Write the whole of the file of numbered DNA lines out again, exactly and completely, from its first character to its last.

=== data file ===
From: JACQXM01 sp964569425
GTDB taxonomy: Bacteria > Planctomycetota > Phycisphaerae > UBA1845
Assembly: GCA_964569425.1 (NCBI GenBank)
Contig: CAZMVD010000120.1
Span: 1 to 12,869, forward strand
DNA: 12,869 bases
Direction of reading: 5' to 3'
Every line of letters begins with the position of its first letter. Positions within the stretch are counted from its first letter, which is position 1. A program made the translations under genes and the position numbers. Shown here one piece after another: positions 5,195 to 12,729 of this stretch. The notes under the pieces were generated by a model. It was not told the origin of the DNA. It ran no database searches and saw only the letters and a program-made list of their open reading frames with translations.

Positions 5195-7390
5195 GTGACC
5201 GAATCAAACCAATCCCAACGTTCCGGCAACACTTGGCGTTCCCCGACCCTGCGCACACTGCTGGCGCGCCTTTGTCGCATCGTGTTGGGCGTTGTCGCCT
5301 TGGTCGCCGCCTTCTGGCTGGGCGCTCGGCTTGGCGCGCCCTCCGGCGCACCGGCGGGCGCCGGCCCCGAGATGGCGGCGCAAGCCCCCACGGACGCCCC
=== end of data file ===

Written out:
From: JACQXM01 sp964569425
GTDB taxonomy: Bacteria > Planctomycetota > Phycisphaerae > UBA1845
Assembly: GCA_964569425.1 (NCBI GenBank)
Contig: CAZMVD010000120.1
Span: 1 to 12,869, forward strand
DNA: 12,869 bases
Direction of reading: 5' to 3'
Every line of letters begins with the position of its first letter. Positions within the stretch are counted from its first letter, which is position 1. A program made the translations under genes and the position numbers. Shown here one piece after another: positions 5,195 to 12,729 of this stretch. The notes under the pieces were generated by a model. It was not told the origin of the DNA. It ran no database searches and saw only the letters and a program-made list of their open reading frames with translations.

Positions 5195-7390
5195 GTGACC
5201 GAATCAAACCAATCCCAACGTTCCGGCAACACTTGGCGTTCCCCGACCCTGCGCACACTGCTGGCGCGCCTTTGTCGCATCGTGTTGGGCGTTGTCGCCT
5301 TGGTCGCCGCCTTCTGGCTGGGCGCTCGGCTTGGCGCGCCCTCCGGCGCACCGGCGGGCGCCGGCCCCGAGATGGCGGCGCAAGCCCCCACGGACGCCCC